Also fascinating was learning all about different types of brain tumours and other afflictions. Having never known anyone closely with a brain tumour, it was an education to learn how many types there are and how they differ in terms of symptoms, surgery and other treatments.
Overall the memoir felt honest and it was definitely quite humble which is not the stereotypical depiction of a surgeon who we are often led to believe have something of a God-complex! As a surgeon who worked in the NHS and some private practice for several decades it was interesting to see how things had changed, both in surgery and in the wider world of secondary care. Unfortunately it did lead to quite a few chapters including a lamentation on lack of beds, but that's a sad truth of the NHS these days and so probably hard to avoid.
Definitely a great read for pretty much anyone, unless you are squeamish at detailed descriptions of surgery!
Henry Marsh gives us the view of people who realise that their power is God like, but show human failings in knowing that a person’s life or well-being depend on your accuracy to the millimetre.
He describes his emotions and feelings on finding his baby son was seriously ill as a means of understanding how it feels to have a job with such responsibility and risk.
The problems of the NHS appear insignificant compared with his experience of working in a Ukrainian hospital. Where patients’ and families’ fears are the same, but their prospects are dependent on ageing equipment and methods.
Most of the chapters are named after various benign and malignant tumours of the brain. This reminds us of the many things that can go wrong and equally what amazingly complex and delicate organs our brain are.
The reader is left in no doubt that if they needed brain surgery, they would be safe with Henry Marsh.
This is a very honest and open book which has many short chapters, each focusing on individual case studies - different tumours and different patients all with their own complications or considerations. Whist there are some upsetting chapters they each give a different perspective on what needs to be taken into consideration prior to each and every surgery. Do No Harm gives an interesting glimpse into what it’s like to be a neurosurgeon and the things they go through inside and outside of the surgical theatre.
I was fascinated by the stories of time spent working in the Ukraine as well as around the UK within the NHS. In all this is an enlightening insight into the world of neurosurgery from Dr Henry Marsh. He is a man who whilst obviously extremely talented and a true life saver also comes across as absolutely human, tormented when things go wrong and truly grateful when things go right.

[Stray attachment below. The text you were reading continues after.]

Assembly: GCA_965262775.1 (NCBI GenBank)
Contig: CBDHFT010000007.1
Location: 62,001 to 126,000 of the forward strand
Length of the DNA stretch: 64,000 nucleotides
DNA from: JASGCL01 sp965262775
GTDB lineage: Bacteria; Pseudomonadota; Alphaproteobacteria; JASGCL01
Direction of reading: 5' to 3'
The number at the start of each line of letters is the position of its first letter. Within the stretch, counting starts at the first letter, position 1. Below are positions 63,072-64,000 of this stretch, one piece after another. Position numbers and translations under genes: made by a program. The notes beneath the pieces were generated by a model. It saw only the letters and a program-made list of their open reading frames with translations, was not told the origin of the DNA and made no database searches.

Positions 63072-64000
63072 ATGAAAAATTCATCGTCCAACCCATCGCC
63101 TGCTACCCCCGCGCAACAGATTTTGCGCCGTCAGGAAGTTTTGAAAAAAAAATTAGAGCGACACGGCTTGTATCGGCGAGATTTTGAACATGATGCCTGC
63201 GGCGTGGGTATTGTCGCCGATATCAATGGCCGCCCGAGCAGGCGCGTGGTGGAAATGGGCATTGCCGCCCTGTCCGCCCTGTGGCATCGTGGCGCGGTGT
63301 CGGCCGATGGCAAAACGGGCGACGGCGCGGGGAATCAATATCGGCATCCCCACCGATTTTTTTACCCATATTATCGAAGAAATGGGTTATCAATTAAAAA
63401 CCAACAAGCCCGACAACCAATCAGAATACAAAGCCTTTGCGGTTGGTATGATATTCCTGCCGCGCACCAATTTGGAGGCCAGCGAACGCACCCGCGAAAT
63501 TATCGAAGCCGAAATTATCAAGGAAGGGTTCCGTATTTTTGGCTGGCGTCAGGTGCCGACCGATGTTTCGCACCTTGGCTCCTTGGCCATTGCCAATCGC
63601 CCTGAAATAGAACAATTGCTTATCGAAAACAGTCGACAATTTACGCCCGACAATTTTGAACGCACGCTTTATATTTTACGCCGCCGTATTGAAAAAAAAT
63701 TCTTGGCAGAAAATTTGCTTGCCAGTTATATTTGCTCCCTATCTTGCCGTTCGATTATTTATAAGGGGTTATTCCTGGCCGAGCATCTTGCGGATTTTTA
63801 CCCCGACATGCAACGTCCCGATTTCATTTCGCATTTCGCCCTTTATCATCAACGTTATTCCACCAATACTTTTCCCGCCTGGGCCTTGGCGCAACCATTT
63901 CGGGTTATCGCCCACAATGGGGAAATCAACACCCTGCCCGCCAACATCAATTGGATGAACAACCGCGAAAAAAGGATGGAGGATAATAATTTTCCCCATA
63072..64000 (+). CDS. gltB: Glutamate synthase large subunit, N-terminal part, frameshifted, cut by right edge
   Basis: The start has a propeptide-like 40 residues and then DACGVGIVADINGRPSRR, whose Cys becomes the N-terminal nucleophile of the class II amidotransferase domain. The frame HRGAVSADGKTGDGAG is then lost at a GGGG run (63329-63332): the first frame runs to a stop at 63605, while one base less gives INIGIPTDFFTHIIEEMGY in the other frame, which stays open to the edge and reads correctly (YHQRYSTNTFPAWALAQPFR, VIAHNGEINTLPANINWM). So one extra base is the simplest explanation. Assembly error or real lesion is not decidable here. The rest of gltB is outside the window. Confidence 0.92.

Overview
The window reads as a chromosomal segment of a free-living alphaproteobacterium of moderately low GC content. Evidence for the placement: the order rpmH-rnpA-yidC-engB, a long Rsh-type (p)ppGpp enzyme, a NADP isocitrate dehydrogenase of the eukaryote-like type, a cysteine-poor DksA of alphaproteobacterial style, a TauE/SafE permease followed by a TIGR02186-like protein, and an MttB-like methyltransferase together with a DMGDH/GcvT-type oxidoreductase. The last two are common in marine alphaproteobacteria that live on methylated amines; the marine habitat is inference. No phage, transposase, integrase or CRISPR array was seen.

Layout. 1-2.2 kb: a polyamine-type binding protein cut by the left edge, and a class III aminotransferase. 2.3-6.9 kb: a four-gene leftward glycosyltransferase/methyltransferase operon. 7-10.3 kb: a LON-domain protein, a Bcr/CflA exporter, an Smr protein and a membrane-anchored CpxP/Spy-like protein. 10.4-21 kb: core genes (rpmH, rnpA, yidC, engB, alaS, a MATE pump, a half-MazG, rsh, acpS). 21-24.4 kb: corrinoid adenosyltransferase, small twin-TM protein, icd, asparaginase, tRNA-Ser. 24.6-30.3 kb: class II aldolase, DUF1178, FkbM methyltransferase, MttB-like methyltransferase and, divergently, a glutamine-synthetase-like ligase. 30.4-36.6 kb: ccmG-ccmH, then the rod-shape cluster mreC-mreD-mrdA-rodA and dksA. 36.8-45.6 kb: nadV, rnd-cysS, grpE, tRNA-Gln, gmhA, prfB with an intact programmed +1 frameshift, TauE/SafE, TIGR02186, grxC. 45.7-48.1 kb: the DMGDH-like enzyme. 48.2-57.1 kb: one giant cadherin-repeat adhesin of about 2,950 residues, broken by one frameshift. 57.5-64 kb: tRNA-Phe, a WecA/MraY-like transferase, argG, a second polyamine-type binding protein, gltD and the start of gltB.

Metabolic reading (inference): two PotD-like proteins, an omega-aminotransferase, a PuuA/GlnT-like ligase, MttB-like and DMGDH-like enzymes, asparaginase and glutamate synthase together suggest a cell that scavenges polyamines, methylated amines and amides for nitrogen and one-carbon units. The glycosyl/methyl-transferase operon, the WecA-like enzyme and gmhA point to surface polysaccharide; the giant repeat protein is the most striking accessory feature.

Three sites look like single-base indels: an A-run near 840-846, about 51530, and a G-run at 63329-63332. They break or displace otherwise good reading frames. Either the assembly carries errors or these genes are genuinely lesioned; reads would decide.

I also winced on occasion when he described some of his dialogue with junior colleagues but recognise that he is probably from the "old school" when it would not have been described as bullying.
Marsh certainly lays bare some of the maladies of the NHS in terms of management and bureaucracy which hamper patient care nowadays and I applaud him for that.
I also very much appreciated his description of his Mother's death which I could very much identify with having achieved the same for my own Grandmother.
Certainly worth reading.
I originally purchased this book for a dear 80 year old friend who's wife was terminally ill with Brain Cancer. So he could get a better grip of his dying wife's predicament, but he declined it. However, I read it and I am now that much wiser.
Henry Marsh is a remarkable character and his tales of life as a Brain Surgeon illistrate that the World would be a poorer place without his presence. The writing style is as though you are shaddowing him throught his hospital tasks, his life's own traumas and untimately his own concience and humane view of his patient's Frailties.
We also meet real people: patients and families faced with critical decisions and trauma, colleagues and team members. Henry Marsh also shows us the frustrations of a stretched NHS with operations cancelled and a lack of beds, and increasingly his utter fury at the pointlessness of some management decisions and directives.
It takes a very special person not only to do this work but also to be robust enough physically and mentally to do it. I cannot recommend this book too highly.
Henry examines the failings of the NHS but also learns to be thankful after a tour of Romania and its healthcare system. But most of all it is an enthralling, poignant look at dealing with death and devastation on a daily basis. At the two competing antitheses of what is commonplace for the surgeon and unique for the patient. There is one section after a particularly bad week where he describes the beauty of a dirty London in the rain as a relief from all the pain he has had to inflict on his patients by either leaving them as disabled quadriplegics or with a certain death sentence. It also has a fair amount of dark humour where he examples the lack of feedback in the NHS from the patients themselves by saying no-one ever comes back to me and tells me 'the way you told me I was terminally ill was very well executed'.
It is a truly fascinating, candid and raw read. You'll mot be disappointed.